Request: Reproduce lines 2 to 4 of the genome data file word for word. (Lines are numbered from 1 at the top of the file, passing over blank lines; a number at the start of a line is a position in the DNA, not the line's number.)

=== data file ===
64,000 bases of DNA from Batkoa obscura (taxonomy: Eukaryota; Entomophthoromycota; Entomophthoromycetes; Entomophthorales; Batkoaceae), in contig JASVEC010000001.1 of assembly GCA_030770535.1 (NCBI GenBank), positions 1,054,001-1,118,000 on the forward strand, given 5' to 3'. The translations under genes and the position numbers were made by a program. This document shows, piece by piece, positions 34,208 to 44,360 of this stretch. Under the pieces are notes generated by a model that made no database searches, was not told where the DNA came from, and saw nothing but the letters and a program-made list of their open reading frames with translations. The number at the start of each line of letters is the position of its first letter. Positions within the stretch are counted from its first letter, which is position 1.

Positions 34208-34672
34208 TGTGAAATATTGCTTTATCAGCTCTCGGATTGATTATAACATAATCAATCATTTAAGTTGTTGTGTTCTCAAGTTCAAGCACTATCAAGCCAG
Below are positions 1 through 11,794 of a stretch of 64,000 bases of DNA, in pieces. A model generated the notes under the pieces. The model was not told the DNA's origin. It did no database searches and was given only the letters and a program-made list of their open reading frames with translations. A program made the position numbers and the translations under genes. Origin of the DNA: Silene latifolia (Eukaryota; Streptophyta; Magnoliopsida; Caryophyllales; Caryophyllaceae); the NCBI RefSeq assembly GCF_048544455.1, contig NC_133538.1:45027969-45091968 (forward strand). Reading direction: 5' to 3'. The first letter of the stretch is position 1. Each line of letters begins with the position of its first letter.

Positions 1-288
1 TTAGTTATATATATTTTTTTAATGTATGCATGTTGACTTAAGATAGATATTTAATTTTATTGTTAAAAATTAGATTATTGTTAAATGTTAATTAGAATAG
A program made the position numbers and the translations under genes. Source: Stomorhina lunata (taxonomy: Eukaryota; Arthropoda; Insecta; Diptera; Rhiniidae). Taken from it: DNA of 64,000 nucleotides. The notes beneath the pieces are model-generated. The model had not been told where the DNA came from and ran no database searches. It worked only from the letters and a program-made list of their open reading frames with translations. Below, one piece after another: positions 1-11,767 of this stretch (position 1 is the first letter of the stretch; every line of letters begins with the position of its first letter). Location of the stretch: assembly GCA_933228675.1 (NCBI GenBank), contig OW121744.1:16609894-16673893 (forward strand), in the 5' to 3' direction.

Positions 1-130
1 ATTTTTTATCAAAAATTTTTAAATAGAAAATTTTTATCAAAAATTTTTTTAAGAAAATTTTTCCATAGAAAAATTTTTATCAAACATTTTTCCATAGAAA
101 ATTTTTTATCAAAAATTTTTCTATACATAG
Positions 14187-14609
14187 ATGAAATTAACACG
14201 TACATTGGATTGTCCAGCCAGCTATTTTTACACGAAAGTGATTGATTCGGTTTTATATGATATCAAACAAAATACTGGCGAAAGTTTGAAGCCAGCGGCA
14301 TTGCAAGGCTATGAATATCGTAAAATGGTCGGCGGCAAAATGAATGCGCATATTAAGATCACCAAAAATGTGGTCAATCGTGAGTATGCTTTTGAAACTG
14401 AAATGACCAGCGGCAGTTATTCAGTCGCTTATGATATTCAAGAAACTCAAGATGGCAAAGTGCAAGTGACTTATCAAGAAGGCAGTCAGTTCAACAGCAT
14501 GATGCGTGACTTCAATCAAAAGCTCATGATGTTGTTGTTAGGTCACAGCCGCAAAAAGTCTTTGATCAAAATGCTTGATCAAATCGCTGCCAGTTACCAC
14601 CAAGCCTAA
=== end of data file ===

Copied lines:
Positions 34208-34672
34208 TGTGAAATATTGCTTTATCAGCTCTCGGATTGATTATAACATAATCAATCATTTAAGTTGTTGTGTTCTCAAGTTCAAGCACTATCAAGCCAG
Below are positions 1 through 11,794 of a stretch of 64,000 bases of DNA, in pieces. A model generated the notes under the pieces. The model was not told the DNA's origin. It did no database searches and was given only the letters and a program-made list of their open reading frames with translations. A program made the position numbers and the translations under genes. Origin of the DNA: Silene latifolia (Eukaryota; Streptophyta; Magnoliopsida; Caryophyllales; Caryophyllaceae); the NCBI RefSeq assembly GCF_048544455.1, contig NC_133538.1:45027969-45091968 (forward strand). Reading direction: 5' to 3'. The first letter of the stretch is position 1. Each line of letters begins with the position of its first letter.